This is why the threshold that Tyll draws our attention to, the one that the Western civilisation is ready to cross, is in fact a test. The threshold separates two worlds that the hero (here, perhaps the entire civilisation .. or is it the culture) must pass through. And part of the test is to recognise what will be lost when that threshold is crossed. And because this is an important crossing, it must entail an ordeal. Otherwise, the hero – here, the entire culture – might just foolishly cross, oblivious to the dangers it steps over.
Here Kehlman’s book takes a beautiful twist. Tyll becomes the tester (as we expect a gatekeeper to be), as well as a guide (who helps in illuminating what the crossing entails). And by embodying two roles at the same time, he is, indeed, true to his essence: a shapeshifter.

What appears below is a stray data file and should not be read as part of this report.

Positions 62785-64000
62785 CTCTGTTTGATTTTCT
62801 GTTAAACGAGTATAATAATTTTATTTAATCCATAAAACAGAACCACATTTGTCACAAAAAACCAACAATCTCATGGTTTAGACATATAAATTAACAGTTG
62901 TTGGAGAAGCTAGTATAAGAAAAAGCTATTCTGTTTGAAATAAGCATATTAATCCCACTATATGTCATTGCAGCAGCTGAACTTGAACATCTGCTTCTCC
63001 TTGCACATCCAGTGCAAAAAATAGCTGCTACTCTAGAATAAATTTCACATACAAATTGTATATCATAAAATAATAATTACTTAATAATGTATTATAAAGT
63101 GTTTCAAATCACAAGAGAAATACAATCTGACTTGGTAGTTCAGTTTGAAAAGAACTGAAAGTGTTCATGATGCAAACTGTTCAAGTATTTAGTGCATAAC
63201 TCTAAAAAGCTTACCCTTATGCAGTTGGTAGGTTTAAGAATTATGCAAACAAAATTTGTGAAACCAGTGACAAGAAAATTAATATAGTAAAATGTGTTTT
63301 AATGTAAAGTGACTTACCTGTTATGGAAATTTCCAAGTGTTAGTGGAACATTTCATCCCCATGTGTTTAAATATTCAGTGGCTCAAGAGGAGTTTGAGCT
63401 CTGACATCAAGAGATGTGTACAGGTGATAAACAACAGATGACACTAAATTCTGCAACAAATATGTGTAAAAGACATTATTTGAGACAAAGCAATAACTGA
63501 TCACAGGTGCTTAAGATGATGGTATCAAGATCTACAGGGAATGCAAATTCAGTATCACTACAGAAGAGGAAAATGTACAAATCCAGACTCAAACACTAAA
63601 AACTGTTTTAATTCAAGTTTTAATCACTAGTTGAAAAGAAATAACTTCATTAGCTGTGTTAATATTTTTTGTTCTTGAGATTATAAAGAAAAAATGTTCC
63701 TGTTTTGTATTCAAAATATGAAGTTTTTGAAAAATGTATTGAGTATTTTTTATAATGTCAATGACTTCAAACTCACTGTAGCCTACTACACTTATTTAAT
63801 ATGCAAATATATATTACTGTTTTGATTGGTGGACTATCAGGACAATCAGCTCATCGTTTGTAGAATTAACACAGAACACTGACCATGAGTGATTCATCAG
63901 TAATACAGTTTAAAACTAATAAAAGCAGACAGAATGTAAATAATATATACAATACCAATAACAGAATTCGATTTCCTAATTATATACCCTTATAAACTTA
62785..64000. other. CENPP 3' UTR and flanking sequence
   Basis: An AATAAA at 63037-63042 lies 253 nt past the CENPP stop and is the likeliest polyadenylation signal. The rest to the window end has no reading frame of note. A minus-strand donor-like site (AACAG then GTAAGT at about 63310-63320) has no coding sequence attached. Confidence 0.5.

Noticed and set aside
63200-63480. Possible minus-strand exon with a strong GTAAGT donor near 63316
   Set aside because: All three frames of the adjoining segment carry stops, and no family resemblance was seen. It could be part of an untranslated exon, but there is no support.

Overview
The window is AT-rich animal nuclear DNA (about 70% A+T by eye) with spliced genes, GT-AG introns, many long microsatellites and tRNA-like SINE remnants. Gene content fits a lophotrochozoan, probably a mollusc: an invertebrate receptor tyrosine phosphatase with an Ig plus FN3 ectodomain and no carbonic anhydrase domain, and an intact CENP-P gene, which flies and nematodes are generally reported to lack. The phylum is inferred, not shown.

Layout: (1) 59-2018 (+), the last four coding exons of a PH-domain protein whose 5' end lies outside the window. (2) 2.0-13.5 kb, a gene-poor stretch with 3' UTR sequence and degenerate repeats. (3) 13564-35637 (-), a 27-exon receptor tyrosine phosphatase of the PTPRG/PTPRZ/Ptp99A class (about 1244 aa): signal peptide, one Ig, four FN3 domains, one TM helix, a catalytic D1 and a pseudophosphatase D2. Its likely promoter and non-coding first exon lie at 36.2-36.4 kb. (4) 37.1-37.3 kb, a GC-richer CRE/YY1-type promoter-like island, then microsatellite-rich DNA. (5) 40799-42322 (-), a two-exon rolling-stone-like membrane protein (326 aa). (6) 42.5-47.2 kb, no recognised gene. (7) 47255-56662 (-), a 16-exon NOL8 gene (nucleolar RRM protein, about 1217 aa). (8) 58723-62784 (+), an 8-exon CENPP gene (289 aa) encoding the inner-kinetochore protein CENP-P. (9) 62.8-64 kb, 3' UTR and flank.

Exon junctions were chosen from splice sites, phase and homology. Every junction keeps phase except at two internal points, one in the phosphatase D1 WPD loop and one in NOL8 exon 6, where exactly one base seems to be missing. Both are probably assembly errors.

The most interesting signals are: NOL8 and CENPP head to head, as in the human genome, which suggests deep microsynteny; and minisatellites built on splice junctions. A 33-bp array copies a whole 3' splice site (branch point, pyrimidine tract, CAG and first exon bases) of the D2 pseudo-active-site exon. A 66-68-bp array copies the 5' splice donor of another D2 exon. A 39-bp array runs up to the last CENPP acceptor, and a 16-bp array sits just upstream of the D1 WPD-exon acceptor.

The themes in Daniel Kehlmann’s book are old, as old as folk tales. For many readers, they will also be familiar, because they have been repeatedly used in modern storytelling, particularly by Hollywood. But within this book there is joy and there is a valuable message. The joy lies in zooming in on the rich motif of the shapeshifter, and exploring its many faces in an intriguing and innovative way. The message is that of our sleepwalking into new ways of life, all promised by new technologies, new sciences, new luxuries, yet without seriously understanding the costs entailed in that new way of life.
It is particularly interesting to read this book while the world has come to a stop, because of the Corona virus. A mind steeped into history might be tempted to see this episode gripping the world as an ordeal for the entirety of humanity, forcing it to stop and pause and reflect before it makes that crossing. .